Thursday, January 17, 2008

You can't go home again

Nothing like a cold to make you feel like you've been run over by a truck. Repeatedly. I've put in a day and a half at the office this week, and tomorrow I'm off to drive down to NJ. Tomorrow, G-pa turns 86, and Saturday, a good friend from high school is getting married.

She's not the first friend my age to get married, but for some reason, this feels more like the beginning of a new chapter in my life than previous marriages. There've been a lot of articles written about my generation and how we're taking our sweet time growing up (combination of bad job market and too much pressure in high school and college are the usual reasons given) and creating a new life-stage, between adolescence and adult-hood. I'm entirely too lazy to look up any of these articles, but I've read several over the last 3 years--had to do something while I was looking for jobs and living in my mom's basement (wait a minute…that's what all those articles were about...)--and I'm also too lazy to look up and see what they were proposing to call this new life stage. The first time I read one, it said "tweens," meaning between teenager and adult, but that’s since been co-opted by the pre-teen set.

So anyway. I don't really feel like an adult yet. I have a steady, 9-5 job (in my desired career path, no less). I pay rent and bills. But I still feel like I'm playing at being a grown-up. My friends have jobs, or they’re grad students, or off in Japan teaching English. Yet a lot of them feel similarly—that we’re just play-acting, like pre-schoolers playing “house” or “school.”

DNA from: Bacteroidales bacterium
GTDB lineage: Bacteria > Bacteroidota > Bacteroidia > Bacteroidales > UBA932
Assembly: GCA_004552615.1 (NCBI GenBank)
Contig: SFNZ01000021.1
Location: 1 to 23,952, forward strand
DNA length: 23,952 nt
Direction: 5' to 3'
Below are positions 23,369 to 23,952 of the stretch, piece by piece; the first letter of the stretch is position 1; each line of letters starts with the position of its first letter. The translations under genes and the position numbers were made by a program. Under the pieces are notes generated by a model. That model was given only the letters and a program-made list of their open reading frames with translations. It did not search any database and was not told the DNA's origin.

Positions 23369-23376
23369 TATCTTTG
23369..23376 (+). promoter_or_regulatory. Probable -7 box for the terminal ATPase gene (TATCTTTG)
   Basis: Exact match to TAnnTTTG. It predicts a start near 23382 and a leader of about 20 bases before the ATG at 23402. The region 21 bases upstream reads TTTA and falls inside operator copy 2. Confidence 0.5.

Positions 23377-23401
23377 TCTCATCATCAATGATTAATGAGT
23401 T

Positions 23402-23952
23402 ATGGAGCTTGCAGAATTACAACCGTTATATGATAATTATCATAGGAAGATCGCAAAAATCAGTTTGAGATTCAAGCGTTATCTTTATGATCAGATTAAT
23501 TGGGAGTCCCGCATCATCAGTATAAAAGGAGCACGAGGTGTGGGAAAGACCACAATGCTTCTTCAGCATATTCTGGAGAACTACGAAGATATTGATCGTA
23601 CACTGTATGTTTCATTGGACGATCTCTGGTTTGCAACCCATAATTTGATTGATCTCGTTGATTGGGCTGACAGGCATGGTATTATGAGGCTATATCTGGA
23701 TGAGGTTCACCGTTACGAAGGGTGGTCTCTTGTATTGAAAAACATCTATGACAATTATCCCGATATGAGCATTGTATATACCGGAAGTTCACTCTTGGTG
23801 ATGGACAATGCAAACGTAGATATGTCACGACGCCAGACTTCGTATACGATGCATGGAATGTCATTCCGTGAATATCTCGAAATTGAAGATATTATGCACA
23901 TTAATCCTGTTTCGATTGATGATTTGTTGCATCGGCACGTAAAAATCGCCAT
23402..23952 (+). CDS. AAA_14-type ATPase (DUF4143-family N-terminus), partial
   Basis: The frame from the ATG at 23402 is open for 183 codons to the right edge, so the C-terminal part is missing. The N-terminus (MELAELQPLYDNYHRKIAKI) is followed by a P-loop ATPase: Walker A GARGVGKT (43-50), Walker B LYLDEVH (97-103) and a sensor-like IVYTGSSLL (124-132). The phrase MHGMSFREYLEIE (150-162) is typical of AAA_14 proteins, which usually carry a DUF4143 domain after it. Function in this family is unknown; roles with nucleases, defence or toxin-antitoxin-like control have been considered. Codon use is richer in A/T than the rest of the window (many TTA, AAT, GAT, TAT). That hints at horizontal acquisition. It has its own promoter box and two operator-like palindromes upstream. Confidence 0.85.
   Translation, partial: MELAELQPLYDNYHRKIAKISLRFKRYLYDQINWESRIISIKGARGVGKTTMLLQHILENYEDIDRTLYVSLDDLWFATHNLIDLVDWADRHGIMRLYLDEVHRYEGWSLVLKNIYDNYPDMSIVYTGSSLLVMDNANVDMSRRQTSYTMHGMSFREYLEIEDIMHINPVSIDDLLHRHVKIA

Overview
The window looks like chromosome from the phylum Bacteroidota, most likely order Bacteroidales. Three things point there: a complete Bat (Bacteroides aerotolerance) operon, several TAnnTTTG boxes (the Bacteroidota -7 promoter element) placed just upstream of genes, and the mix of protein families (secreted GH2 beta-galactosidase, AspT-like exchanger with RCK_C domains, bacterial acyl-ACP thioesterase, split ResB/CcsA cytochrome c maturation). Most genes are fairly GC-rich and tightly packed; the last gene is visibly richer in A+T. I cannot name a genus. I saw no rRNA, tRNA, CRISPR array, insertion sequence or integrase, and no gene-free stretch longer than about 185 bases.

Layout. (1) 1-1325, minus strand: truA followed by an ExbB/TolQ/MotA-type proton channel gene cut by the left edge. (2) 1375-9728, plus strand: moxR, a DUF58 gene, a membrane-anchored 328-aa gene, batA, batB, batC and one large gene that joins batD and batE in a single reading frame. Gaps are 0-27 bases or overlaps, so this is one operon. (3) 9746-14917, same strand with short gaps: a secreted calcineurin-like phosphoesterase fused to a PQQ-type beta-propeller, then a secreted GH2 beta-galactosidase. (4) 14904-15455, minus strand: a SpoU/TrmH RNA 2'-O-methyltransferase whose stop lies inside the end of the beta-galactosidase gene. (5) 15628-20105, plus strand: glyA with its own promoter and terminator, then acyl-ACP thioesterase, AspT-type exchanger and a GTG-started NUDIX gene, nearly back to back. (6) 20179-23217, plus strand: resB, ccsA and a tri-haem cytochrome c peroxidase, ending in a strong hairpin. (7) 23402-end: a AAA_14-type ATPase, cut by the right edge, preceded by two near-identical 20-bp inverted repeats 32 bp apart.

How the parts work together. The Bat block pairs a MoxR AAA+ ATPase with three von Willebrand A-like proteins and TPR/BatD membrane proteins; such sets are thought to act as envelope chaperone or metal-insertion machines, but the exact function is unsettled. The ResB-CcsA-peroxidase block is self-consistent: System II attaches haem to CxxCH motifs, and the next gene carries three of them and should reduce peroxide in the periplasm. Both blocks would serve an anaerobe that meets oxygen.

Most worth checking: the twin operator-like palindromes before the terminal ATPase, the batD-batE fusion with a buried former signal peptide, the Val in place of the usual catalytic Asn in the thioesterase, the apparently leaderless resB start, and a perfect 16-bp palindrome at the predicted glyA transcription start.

And now I've got this good friend from my past who is getting married. Sure, she's still a grad student, so if not for the impending ceremonies, she'd still be in this quasi-state with the rest of us. But she's going off into this new stage of life and that's absolutely crazy to me. Even if I walked out of my apartment tomorrow and bumped into the person who I want to spend the rest of my life with...I'm not there yet.

The other, really jarring thing about this is that it made me realize something that actually happened months, if not a couple of years ago. I'm still good friends with several of my friends from high school, and there are more who I don't talk to as often, but I am still friendly with. And they are "my friends from home." But one by one, we've moved on. The friend who is getting married is still based where we grew up, but that's not going to last long. I'm not saying that we're suddenly going to stop talking to one another, or going to visit one another, or fall completely out of touch. But it did make me realize that not only is that "chapter of my life" over, but the one after that is over, too. (I'm going to blame the cliché on being fever-addled most of the week.)

5 comments:

essjay said...

You know, I don't see anything wrong with taking your time....I was 28 when I got married and, like you, I wasn't ready until then. I feel, especially as a woman, that I wanted to get my life on track and get a good job so that I would know that I could take care of myself and not have to rely on someone else...I needed to find my own happiness first.